Why crowdfunding is set to get a whole lot bigger in 2016

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Virgin | by Luke Lang | January 2, 2016

Luke Lang, co-founder of investment crowdfunding platform, Crowdcube, takes a look back at what happened this year in the world of funding and gets out his crystal ball for 2016...

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The Eden crowdfunding project. Photo: Getty Images

In January we made some predictions for this year and feel pretty confident that a number of them came true. Most notably we predicted that the 'old firm' would stop flirting with crowdfunding and get fully involved. 2015 was a real game changer in that sense.

In addition to leading institutional stockbroker Numis Securities, Draper Esprit and Balderton Capital investing directly in Crowdcube this summer, we’ve also seen a spike in investment activity from other VCs and institutions, including the likes of Altis Investment Management, BM Capital and Index Ventures, Passion Capital and Octopus Investments, having now participated in rounds on Crowdcube. It looks like a growing trend that’s set to continue, in a move, which has seen ‘old’ and ‘new’ funding models collaborate rather than compete.

Related: A fearless forecast for 2015

We also predicted that more well-known brands would choose alternative routes to finance. In previous years, we’ve seen companies like the Eden Project and River Cottage turn to the crowd to raise finance, and 2015 was no exception with Camden Town Brewery as a great example of this.

But what we have also seen is a shift towards more established businesses led by entrepreneurial teams that have held executive positions and/or founded household names, such as Innocent Drinks, Amazon, e-Bay, ASOS, Zoopla, Gumtree, MTV, Made.com – the list goes on.

Related: Crowdfunding’s Continued Maturity Is Empowering Entrepreneurs Like Never Before

Interestingly, we also predicted that entrepreneurs behind some of the UK’s crowdfunded businesses would take this year as an opportunity to make an exit. 2015 did in fact become the year when E-Car Club – which raised £100,000 from 63 investors on Crowdcube in 2013 – was acquired by Europe’s leading car rental company, Europcar. In crowdfunding terms, this was the first exit for a UK platform and an important milestone in the industry, which further supports the idea that crowdfunding has come of age. Another significant point about E-Car Club is that it attracted two investors that hold senior positions at global banks, and others working in private equity, and this bridges nicely to predictions for 2016.

The crowd gets even smarter

Crowdfunding has seen a real shift this year, with more people taking a closer interest in what is happening and how the industry is operating – and this will continue into 2016. One realisation will be that ‘the crowd’ is much more sophisticated and a lot smarter than people give them credit for.

In the past there has been a sense that crowdfunding investors are unsophisticated, irrational and follow a herd mentality, when in fact our data shows that the crowd tends to be highly educated, smart individuals who make rational decisions. This will be backed up by individuals investing very large amounts of the kind we saw this year when one senior executive at a private equity firm invested £1m into Sugru.

Investment rounds will get bigger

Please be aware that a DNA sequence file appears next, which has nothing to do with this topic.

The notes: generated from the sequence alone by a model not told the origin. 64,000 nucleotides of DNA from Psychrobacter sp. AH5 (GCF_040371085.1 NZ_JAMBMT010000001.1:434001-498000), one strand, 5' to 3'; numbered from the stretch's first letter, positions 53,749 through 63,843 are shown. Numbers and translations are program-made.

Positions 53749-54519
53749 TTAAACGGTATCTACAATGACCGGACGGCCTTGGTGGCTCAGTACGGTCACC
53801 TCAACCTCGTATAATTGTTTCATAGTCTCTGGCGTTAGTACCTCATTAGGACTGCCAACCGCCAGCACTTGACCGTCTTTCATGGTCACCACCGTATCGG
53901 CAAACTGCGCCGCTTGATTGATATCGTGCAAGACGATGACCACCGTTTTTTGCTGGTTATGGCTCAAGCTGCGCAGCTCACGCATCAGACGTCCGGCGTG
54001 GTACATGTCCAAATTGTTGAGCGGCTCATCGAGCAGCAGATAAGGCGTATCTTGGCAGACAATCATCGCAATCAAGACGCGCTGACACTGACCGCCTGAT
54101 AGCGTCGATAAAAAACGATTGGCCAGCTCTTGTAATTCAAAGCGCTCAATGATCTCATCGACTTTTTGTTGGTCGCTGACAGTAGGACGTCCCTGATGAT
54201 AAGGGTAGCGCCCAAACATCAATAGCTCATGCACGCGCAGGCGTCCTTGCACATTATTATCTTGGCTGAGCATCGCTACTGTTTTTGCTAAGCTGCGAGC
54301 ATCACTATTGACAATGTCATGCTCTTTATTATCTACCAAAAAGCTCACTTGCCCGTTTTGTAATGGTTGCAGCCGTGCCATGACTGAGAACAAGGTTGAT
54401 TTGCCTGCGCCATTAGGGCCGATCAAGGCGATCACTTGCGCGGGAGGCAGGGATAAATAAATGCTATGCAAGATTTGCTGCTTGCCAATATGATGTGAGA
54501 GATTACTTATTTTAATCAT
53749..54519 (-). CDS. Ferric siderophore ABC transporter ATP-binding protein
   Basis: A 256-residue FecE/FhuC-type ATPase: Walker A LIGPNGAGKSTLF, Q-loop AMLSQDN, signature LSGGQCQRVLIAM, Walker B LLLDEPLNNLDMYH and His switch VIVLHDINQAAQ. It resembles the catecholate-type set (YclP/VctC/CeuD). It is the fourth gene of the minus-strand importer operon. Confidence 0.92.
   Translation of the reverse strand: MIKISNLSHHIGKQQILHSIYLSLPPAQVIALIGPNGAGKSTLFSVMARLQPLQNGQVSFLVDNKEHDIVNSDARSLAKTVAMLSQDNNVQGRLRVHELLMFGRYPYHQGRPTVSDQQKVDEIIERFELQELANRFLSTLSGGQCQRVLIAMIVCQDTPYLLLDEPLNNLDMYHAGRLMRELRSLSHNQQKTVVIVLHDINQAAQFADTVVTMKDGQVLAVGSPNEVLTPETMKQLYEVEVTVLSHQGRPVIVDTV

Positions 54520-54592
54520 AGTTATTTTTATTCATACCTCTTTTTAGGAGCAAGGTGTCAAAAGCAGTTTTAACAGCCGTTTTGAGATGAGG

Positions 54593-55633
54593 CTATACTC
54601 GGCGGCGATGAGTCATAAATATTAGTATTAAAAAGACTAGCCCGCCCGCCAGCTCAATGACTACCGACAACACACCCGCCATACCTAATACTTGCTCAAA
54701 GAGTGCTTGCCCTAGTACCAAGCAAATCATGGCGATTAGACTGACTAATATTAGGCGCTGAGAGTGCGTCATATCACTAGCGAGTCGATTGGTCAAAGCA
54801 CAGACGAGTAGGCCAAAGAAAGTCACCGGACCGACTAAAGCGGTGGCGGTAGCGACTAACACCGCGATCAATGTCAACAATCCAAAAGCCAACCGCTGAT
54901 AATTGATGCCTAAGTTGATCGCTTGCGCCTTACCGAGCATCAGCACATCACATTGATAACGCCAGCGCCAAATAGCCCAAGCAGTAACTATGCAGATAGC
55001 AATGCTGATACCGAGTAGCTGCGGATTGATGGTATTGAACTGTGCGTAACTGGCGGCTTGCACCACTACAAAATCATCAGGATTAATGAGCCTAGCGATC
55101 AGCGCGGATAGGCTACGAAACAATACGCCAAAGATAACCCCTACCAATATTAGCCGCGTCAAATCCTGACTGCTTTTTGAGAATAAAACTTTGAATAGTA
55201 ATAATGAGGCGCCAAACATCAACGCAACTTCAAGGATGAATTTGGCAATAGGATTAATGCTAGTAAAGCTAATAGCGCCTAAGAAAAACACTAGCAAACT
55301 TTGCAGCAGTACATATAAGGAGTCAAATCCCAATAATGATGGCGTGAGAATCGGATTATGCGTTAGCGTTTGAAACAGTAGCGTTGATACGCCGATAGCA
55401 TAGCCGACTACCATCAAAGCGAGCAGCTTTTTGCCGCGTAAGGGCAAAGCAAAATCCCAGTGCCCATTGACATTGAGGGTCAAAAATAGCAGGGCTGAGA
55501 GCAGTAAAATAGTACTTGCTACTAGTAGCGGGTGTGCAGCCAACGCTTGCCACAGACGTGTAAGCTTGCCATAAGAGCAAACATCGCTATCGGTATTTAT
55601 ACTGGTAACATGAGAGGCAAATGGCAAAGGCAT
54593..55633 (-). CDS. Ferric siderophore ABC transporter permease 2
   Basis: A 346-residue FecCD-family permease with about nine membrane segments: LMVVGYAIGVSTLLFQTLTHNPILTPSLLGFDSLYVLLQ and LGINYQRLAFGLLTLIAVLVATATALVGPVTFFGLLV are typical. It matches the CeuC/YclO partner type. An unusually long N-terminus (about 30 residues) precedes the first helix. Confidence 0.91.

As crowdfunding continues to mature, investment rounds will get larger, with the average amount raised going up. We’ve done more than 20 raises over one million pounds this year, firmly placing crowdfunding as a way to secure Series A funding. That trend will continue and we may see crowdfunding become part of more Series B and Series C fundraising. Made.com, for example, raised £30m this year through institutional and VC funding, but an ambitious, high-growth, online business like this could so easily include an element of crowdfunding within its investment plans, helping them to better engage with their community and customer base.

See also: The Future Of Alternative Investments And Crowdfunding

There is certainly an opportunity for crowdfunding to raise much larger sums. The current EU Prospectus Directive, however, limits the amount that can be raised to five million Euros, which remains a limiting factor in the industry. But with a current consultation going ahead on this, we may see the figure double and, if so, would be a real game changer for us, and the wider industry.

Bigger firms see the light

Two years ago crowdfunding was often the subject of scepticism and criticism within traditional investor circles, but that has really changed in recent times. Attitudes among well-known brands and bigger companies will also evolve. I predict that crowdfunding will reach a critical turning point and become more of a mainstream option, rather than a form of 'alternative investment', and one that works well combined with other forms of funding. We already have more enlightened trailblazing brands like BrewDog, Camden Town Brewery and JustPark, which raised £3.7m this year, the largest amount ever on Crowdcube, making crowdfunding their first choice source of fundraising; this is set to continue.

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The National Crowdfunding Association of Canada (NCFA Canada) is a cross-Canada non-profit actively engaged with both social and investment crowdfunding stakeholders across the country. NCFA Canada provides education, research, leadership, support and networking opportunities to over 1300+ members and works closely with industry, government, academia, community and eco-system partners and affiliates to create a strong and vibrant crowdfunding industry in Canada. Learn more About Us or visit www.ncfacanada.org.

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